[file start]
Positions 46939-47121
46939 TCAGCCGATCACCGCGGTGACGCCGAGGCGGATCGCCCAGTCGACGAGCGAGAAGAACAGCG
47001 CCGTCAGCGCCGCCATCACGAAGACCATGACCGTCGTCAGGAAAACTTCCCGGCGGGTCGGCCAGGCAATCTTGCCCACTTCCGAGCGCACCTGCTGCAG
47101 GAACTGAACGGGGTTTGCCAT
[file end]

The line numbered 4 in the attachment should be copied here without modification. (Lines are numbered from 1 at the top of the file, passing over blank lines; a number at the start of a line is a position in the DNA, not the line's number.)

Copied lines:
47101 GAACTGAACGGGGTTTGCCAT